Thursday, February 2, 2006
Legendary diver and sculptor Don Wobber likes to say he’s “jade rich, but cash poor.”
The 76-year-old Pacific Grove man has even more jade on hand than usual these days because of the sale of Carmel’s Barnyard shopping center and Thunderbird Bookstore’s closure last weekend.
Recently five tons of polished Big Sur jade were delivered from the Barnyard, where they spent the last seven years, to Wobber’s already jade-encrusted home. The green boulders of Nephrite jade, which Wobber spent a lifetime collecting and extracting from Big Sur’s Jade Cove, litter his yard like gleaming monuments.
A 3,000-pound stone which has resided in Ventana’s meditation garden in Big Sur is scheduled to come home soon as well.
“My stones like to travel,” Wobber laughs. “But they always have a tendency to find their way home.”
The author of the best-selling memoir Jade Beneath the Sea: A Diving Adventure, Wobber has lived and dived in Monterey County for nearly four decades. He quit the family printing business in San Francisco at the age of 40 and moved to Pacific Grove to be near Jade Cove after discovering the place and falling in love with its hidden treasure—the largest underwater vein of jade in the world.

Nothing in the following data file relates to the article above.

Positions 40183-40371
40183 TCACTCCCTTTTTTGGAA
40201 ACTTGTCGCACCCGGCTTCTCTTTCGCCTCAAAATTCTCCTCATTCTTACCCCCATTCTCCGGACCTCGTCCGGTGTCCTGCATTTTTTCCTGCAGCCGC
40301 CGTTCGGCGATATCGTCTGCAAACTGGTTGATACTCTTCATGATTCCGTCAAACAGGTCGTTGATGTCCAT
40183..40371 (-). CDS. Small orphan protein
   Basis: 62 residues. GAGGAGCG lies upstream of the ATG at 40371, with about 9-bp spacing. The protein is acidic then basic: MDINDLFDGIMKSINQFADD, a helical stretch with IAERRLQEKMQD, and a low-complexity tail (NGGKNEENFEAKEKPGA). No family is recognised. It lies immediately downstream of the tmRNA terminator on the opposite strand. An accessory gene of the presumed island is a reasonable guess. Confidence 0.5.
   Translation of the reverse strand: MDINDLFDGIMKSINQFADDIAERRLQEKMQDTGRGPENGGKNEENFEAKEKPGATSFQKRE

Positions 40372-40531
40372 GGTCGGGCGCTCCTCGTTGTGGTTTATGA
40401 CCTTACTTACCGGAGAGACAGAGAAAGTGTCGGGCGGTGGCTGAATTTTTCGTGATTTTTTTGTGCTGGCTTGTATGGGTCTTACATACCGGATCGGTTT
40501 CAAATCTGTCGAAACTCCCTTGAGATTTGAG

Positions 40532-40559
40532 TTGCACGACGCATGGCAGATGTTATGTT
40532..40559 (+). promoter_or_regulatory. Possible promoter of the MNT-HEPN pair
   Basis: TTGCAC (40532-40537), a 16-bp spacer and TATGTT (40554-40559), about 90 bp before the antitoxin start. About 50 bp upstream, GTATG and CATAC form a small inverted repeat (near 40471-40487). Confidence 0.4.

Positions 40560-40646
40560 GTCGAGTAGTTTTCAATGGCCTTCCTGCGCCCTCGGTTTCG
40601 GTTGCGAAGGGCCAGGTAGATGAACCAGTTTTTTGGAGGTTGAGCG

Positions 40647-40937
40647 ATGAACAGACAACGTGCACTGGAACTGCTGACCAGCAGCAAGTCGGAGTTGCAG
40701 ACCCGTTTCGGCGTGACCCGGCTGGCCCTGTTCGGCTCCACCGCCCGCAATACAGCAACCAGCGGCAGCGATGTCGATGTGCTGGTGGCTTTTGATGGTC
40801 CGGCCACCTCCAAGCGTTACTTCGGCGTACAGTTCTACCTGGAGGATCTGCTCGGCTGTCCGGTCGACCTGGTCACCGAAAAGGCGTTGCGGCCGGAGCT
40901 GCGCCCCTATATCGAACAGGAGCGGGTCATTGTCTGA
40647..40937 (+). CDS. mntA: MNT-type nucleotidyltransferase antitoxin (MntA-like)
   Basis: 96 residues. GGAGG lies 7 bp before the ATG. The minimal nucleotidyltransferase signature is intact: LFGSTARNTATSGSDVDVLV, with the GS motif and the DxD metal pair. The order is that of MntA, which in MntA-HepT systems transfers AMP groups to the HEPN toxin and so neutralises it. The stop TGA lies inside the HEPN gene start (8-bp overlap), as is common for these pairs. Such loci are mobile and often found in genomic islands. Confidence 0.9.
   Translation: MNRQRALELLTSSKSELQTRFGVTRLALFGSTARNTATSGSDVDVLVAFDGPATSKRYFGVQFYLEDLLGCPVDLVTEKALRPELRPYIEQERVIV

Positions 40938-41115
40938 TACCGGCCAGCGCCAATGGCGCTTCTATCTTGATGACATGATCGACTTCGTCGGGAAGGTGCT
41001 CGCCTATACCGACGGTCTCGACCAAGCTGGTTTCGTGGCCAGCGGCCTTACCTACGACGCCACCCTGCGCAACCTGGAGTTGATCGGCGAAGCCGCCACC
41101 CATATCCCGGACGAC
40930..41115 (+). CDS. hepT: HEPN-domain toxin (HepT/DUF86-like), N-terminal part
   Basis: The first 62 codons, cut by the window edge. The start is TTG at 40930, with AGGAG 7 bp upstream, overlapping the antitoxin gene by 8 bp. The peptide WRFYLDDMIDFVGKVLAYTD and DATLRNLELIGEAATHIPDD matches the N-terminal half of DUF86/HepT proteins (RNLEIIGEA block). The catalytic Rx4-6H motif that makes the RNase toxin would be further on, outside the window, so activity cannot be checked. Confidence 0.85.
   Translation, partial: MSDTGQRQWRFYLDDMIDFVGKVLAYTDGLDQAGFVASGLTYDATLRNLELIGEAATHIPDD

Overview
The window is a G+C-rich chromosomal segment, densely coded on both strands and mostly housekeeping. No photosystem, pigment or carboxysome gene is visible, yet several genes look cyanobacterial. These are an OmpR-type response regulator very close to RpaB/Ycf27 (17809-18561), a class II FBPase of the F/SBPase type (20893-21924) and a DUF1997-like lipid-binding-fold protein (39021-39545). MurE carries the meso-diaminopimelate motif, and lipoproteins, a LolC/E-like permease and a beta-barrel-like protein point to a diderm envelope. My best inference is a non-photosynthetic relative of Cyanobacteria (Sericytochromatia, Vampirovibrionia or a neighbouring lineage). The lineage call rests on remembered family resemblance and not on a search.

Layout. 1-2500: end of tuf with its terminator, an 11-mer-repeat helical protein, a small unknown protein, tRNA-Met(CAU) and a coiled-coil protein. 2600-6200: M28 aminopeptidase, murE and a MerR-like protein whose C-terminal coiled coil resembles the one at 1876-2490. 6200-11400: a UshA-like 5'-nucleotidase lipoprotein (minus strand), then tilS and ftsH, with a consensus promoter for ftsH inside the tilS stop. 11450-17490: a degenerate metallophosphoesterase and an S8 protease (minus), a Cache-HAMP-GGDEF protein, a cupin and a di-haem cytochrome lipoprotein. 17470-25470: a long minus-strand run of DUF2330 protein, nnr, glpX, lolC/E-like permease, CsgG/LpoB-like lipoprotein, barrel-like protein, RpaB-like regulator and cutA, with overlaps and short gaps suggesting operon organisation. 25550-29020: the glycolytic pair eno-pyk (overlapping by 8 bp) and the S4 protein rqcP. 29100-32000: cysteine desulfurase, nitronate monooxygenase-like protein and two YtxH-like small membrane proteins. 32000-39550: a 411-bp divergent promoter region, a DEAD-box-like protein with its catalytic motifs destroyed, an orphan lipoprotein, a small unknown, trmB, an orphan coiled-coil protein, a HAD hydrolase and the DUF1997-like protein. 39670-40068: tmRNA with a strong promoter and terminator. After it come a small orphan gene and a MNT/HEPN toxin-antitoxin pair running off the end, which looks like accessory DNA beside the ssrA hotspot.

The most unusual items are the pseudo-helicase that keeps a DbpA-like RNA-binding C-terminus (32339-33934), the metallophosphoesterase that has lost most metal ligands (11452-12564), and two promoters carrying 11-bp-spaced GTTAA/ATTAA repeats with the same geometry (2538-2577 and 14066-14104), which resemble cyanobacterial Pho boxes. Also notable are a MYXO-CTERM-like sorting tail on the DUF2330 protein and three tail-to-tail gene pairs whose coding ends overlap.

His memoir tells of his adventures finding and floating a 9,000-pound boulder of jade he dubbed the “Nephripod” back in the 1970s. Today, the book is considered a classic among divers and rock hounds and the “Nephripod” resides in the Oakland Museum.
He also has stones in a local cemetery, Carmel High School, the Pacific Grove Museum of Natural History, the Monterey Bay Custom Frame Shop, and in the homes of numerous private collectors.
“The Touchstone,” a piece that spent years in the Thunderbird Bookstore, will have a new home at The Works, a Pacific Grove bookstore and café slated to open next month in the space previously inhabited by Bookworks and Wildberries Cafe on Lighthouse Avenue.
Wobber recently sold his piece “Sleeping Mermaid” to the Canterbury Woods Retirement Facility.
“They designed this patio like a nautilus that’s encrusted with shells and the mermaid rests at its center on a pedestal,” Wobber says. “The residents there love touching her.”
And that, says Wobber, is what it’s all about. He’d rather have his stones out in the public where they can be appreciated rather than piling up in his backyard.
“Jade is meant to be touched,” he says. “It needs it. We need it.”